I grabbed my bag and headed up the steps, keeping my eyes right in front of me. I didn’t want to look at the picture of my family on the wall because it gave me the shivers. The reason it gave me the shivers was because when I looked at it, my great-aunt Eve stared at me with eyes that blazed like fire. Sometimes I thought I saw her lips move, like she was trying to talk to me. The picture was old and wrinkly and the wooden frame around it was falling apart. There was some fancy handwriting on the bottom, and this was what it said:
Sardis, Alabama, 1919
Mama Frances said a white man came out to the country one time to take a picture of the whole family. It looked like a right nice day, because the sunshine was coming down through the leaves, making shadows on the ground. Everybody had put on their best church clothes and stood real still. My daddy was in that picture, standing between Mama Frances and Pa Manuel. This was before he married my mama. A tall hat sat on top of his head. Sometimes I’d stare at his face and ask him what he did that got him killed. He never answered, though. He just looked at me with those dark eyes of his until I had to turn away.
Most of the folks in that picture were dead now, buried over at Shiloh Baptist Church. Mama Frances called them “our people,” and they all used hoodoo, or folk magick, as most people called it. They used foot-track powder that could go up through your foot and make you sick, a black hen’s egg for getting rid of evil spirits, nutmeg seeds for good luck at gambling, and all kinds of other things.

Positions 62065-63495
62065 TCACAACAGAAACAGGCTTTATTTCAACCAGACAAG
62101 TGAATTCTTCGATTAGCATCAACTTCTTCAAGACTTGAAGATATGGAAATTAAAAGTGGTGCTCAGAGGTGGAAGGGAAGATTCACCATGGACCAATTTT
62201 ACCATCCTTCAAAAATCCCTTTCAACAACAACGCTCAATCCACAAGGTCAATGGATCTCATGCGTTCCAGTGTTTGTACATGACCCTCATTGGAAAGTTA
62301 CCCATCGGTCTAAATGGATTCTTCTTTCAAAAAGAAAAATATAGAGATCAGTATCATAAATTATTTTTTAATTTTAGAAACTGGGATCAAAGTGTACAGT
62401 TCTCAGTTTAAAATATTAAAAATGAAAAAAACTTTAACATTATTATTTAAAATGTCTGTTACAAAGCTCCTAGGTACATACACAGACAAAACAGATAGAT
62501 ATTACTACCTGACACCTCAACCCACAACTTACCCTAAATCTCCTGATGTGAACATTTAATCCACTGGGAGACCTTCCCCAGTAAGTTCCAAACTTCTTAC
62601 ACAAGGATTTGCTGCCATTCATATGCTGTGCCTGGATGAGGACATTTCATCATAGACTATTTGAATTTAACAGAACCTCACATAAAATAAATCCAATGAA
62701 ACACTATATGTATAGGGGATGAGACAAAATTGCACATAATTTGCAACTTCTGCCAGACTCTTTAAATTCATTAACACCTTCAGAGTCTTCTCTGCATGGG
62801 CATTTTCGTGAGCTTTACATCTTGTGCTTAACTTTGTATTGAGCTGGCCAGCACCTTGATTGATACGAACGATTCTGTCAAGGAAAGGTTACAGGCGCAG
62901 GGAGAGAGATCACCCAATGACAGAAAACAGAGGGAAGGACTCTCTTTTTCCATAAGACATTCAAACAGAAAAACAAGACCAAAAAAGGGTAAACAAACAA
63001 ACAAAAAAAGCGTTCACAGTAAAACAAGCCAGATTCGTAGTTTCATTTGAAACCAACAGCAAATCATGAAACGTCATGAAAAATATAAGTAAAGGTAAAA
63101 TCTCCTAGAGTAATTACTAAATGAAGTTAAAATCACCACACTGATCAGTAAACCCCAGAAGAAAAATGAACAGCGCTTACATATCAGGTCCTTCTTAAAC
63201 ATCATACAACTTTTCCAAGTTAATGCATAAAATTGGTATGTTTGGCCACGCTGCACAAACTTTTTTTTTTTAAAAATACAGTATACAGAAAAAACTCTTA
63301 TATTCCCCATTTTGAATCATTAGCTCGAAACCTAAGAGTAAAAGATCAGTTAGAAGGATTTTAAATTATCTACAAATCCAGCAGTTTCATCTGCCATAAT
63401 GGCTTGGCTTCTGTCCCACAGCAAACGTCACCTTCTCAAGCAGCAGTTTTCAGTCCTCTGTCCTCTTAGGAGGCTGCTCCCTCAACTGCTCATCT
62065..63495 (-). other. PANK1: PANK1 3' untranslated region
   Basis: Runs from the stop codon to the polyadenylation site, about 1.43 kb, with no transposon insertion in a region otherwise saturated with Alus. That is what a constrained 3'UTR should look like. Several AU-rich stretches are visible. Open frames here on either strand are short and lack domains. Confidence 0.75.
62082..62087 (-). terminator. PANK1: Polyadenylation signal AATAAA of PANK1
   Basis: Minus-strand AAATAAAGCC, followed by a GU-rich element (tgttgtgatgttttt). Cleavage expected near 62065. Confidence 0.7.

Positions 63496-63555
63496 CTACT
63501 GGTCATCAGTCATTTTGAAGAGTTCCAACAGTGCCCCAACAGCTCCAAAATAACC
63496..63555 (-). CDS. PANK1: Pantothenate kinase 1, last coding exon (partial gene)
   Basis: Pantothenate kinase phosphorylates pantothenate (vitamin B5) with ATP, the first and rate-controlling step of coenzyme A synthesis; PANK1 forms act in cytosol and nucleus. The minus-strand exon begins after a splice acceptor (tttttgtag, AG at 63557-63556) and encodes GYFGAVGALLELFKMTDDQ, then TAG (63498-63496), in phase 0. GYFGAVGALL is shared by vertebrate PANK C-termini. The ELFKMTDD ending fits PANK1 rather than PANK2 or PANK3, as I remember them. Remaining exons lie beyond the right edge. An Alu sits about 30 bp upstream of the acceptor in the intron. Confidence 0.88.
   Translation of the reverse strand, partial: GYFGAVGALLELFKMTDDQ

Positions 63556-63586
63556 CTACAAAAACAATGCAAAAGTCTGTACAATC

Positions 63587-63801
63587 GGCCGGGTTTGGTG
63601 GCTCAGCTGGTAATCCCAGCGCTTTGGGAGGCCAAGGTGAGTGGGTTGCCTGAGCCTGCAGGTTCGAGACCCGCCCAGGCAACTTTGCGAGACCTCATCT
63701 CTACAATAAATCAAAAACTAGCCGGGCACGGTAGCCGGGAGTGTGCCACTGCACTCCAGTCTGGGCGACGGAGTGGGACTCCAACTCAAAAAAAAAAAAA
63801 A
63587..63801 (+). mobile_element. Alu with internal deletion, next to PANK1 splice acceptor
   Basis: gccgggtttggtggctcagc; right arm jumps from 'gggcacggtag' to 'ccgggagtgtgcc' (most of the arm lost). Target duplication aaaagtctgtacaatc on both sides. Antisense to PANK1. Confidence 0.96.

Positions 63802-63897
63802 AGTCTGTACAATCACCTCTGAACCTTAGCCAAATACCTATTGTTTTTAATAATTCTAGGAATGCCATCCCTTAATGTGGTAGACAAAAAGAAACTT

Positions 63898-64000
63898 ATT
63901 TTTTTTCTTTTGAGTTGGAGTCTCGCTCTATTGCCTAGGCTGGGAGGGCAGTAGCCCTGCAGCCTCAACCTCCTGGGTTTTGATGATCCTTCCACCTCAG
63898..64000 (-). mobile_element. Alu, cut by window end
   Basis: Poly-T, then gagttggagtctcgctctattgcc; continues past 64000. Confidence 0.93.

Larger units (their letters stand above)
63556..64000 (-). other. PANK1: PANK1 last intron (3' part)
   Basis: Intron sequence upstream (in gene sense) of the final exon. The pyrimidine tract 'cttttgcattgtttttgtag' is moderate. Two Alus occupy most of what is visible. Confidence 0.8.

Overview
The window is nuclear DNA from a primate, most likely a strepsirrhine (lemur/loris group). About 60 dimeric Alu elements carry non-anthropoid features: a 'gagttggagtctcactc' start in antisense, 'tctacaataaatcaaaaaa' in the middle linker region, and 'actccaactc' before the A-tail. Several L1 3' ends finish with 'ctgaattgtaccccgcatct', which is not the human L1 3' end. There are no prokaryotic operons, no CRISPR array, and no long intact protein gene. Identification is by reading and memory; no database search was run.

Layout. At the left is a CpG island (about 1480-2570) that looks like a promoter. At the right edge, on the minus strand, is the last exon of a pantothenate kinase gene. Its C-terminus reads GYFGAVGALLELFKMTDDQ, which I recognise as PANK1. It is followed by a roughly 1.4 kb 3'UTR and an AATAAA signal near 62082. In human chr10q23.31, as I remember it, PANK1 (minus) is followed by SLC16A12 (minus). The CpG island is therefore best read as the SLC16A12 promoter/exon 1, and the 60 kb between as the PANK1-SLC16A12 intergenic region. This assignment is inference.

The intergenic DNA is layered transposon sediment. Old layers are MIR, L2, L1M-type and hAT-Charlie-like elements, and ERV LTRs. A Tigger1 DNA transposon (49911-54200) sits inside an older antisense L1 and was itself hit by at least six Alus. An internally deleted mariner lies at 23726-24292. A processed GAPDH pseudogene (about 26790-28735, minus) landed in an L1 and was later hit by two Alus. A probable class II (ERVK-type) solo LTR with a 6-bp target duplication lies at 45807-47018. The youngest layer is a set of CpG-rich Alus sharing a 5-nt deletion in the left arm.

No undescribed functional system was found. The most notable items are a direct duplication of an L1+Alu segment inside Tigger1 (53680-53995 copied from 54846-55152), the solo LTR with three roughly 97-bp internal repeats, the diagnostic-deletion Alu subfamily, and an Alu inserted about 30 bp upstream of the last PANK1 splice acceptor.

But even though Mama Frances named me Hoodoo, I couldn’t cast a simple spell. I said the words over and over like she told me to, but nothing ever happened. “You got to believe, boy,” she’d say. “That’s the first step. Believing.”
I thought I did believe, but I guess I wasn’t trying hard enough.
Everybody else in my family could conjure, though. Conjuring is using words to cast a spell, if you didn’t know. One way to do it was by using a mojo bag. A mojo bag is a little cloth sack stuffed with roots and herbs and oils and sometimes a picture of somebody’s face or words written on paper. Mama Frances gave me one that was supposed to be for good luck, but that didn’t stop people from picking on me. Jessie McGuire, Otis Ross, and J.D. Barnes called me Hoodoo Doo-doo every time they saw me. They said I must’ve been cursed because of my birthmark. “Somebody put their mark on you,” they’d said. “You got the evil eye.”
But it was summertime, and the schoolhouse was closed, so I didn’t have to worry about being picked on for a while.
Upstairs, I took all the stuff I found and put it in an old steamer trunk that used to be my daddy’s. There was some writing on the side that said 20th Century Limited. I figured that had to be some kind of train. Each corner of the trunk had a brass cap, and if you wanted to open it, you had to unfasten some wide belts and click a bunch of locks. I liked the sound it made when it opened. It’d give a big old groan, and the smell would rise up and greet me. I didn’t know what that smell was, but it always made me think of my dead daddy.
I picked up the bird skull and turned it over in my hand. It was a tiny little thing, bone-white and clean. What could’ve happened to it? Did it fall out of its nest? Did its mama try to save it? I tucked it in a corner of the trunk on top of some old papers and then headed downsta...